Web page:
Over the last several months, CSNTM has discussed the importance of multi-spectral imaging (MSI) for the future of its mission to digitally preserve Greek New Testament manuscripts. While MSI can be used to reveal text that has been unreadable for centuries because of natural deterioration, water, and fire, one of its most exciting applications is to reveal illegible text on palimpsests. A palimpsest is a manuscript in which the original text (the under-text) was erased by scraping the ink away, and then a later text (the over-text) was written in its place. Among copies of the Greek New Testament, there are many manuscripts in which the original scriptures were erased, and the pages repurposed for newer documents. The most famous of these palimpsests is an ancient manuscript called Codex Ephraemi Rescriptus (GA 04).
Codex Ephraemi Rescriptus is a 5th century majuscule, which means it was written in Greek capital letters typical of the earliest New Testament manuscripts. It was a large and expensive codex that probably contained the entire Old Testament and New Testament. In the 12th century, when it was nearly 700 years old, the biblical text was scraped over and washed away so that copies of works by St. Ephraem, a 4th century church father, could be preserved. This ancient copy of the Bible was apparently lost forever.
Later in the 1700s, after the manuscript was moved to France, scholars realized that there had been an older biblical text written underneath St. Ephraem’s writings. Multiple men tried to read the under-text, but it was very faint. It seemed impossible to read the complete original writing. In the 1830s, potassium ferricyanide was applied to the manuscript pages to aid their efforts and make the biblical text more visible. Finally, one of the greatest text critics in history, Constantin von Tischendorf, carefully examined the manuscript and published the first complete transcription of its text in 1843 (New Testament) and 1845 (Old Testament).The damage to Codex Ephraemi Rescriptus is irreversible, and one day it will be completely illegible.”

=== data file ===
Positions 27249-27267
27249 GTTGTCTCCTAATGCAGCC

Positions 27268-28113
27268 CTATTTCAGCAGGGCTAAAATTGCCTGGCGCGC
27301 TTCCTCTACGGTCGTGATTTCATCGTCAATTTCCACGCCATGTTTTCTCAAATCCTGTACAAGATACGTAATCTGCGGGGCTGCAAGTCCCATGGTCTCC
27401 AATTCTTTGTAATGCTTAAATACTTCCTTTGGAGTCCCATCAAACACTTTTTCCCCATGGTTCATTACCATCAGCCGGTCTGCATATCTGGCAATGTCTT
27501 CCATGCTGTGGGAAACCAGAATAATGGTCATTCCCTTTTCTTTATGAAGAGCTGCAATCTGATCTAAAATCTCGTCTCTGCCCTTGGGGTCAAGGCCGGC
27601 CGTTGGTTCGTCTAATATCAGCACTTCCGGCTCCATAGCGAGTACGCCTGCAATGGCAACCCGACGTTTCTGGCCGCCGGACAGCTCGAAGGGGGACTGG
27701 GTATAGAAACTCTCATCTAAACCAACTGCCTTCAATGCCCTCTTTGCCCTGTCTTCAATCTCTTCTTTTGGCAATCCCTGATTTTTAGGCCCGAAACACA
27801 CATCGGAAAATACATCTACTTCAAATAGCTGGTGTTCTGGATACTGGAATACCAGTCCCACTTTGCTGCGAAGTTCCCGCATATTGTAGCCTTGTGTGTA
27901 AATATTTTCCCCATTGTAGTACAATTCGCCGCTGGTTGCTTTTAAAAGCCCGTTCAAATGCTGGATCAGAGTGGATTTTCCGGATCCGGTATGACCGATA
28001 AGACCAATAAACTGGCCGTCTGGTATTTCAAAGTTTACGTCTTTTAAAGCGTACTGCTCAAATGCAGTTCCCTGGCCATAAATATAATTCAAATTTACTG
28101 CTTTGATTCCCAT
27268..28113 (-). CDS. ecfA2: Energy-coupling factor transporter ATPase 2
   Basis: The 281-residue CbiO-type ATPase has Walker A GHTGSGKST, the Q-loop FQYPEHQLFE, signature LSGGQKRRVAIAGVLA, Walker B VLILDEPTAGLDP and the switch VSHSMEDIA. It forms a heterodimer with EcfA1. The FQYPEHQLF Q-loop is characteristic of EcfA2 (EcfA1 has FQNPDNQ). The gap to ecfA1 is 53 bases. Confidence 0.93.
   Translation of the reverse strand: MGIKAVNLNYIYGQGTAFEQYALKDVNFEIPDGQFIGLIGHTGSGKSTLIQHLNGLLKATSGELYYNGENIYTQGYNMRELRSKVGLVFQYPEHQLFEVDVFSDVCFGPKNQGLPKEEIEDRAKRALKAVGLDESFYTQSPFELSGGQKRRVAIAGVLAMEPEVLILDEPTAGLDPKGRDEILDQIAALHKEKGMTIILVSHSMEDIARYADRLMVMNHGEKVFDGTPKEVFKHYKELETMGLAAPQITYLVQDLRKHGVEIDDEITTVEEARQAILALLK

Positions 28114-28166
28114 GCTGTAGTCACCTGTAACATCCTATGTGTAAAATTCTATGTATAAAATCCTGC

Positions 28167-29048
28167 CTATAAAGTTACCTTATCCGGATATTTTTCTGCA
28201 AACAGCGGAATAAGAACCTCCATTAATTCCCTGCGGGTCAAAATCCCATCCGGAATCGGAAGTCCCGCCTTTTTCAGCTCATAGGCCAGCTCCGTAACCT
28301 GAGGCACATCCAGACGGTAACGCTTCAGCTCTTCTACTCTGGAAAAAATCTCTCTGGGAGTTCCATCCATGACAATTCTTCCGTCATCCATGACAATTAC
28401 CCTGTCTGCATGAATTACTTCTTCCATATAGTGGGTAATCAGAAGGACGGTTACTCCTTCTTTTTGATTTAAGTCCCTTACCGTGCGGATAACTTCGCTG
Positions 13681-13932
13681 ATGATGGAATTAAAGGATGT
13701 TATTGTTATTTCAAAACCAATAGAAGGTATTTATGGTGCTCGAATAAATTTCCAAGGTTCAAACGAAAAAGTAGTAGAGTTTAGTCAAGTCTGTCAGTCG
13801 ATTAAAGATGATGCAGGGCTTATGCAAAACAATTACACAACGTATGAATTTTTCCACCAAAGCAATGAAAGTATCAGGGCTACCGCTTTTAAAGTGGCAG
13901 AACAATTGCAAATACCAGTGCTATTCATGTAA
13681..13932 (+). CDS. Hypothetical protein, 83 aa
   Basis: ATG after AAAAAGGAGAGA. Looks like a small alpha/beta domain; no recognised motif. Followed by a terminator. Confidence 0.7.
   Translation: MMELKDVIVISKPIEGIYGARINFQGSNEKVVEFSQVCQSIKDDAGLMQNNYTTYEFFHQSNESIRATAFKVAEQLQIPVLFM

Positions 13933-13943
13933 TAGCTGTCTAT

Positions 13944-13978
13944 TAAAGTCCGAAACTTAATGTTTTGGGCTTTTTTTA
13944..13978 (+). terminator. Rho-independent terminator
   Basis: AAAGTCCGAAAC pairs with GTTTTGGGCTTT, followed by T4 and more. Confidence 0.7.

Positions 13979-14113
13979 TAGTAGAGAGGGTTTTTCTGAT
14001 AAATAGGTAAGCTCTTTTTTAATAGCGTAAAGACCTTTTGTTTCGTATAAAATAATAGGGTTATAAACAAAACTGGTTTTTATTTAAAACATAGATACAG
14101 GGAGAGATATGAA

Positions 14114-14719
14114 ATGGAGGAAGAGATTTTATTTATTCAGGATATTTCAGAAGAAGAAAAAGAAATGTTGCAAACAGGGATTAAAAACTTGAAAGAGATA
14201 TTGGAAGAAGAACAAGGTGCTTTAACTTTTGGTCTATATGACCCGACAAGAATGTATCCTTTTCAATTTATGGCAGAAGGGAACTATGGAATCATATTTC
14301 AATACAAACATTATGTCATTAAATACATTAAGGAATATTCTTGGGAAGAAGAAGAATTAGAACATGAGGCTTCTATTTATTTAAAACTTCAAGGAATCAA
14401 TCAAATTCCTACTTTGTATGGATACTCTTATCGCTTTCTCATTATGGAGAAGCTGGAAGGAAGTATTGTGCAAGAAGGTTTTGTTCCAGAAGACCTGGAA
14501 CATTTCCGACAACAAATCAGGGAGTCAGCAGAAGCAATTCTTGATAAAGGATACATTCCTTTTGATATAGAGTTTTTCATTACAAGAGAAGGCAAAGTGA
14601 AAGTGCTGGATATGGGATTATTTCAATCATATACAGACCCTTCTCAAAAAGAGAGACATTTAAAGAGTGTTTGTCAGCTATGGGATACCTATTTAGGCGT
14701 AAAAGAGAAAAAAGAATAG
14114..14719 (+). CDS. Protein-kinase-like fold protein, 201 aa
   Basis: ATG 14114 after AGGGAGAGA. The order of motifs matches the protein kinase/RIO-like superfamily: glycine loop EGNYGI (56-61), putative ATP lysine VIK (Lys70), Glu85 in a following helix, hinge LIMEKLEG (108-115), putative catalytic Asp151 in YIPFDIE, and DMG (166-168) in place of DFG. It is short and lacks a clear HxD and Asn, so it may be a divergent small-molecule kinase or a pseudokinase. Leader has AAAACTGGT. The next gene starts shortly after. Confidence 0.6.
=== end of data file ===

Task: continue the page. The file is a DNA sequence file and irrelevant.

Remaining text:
Tragically, the chemical agents applied to the ancient manuscript have proven to be extremely corrosive and will destroy both the ancient biblical text and the later text from St. Ephraem. The damage to Codex Ephraemi Rescriptus is irreversible, and one day it will be completely illegible.
Engineers have already developed game changing technology that will reveal the original text on palimpsests like Codex Ephraemi Rescriptus without damaging the document. That technology is multi-spectral imaging. CSNTM is working to purchase this revolutionary equipment in a unique, portable system so that it can be taken to collections of Greek New Testament manuscripts across the globe. They will couple their expertise in manuscript digitization with MSI technology in order to make the best images of these manuscripts freely available so that the text of the New Testament can be studied—whether it was lost for centuries or is still visible today. Scholars, translators, and students will be able to transcribe and translate the complete Greek New Testament text in palimpsests on their computer no matter where they are located.
The Center needs to raise $125,000 to purchase portable MSI equipment and train its staff on its application. Thanks to dozens of partners, more than half of the funds have already been raised. Will you partner with CSNTM to ensure that all the text of the Greek New Testament can be read and studied without destroying the ancient manuscripts they were written in? You can participate in this critical mission today!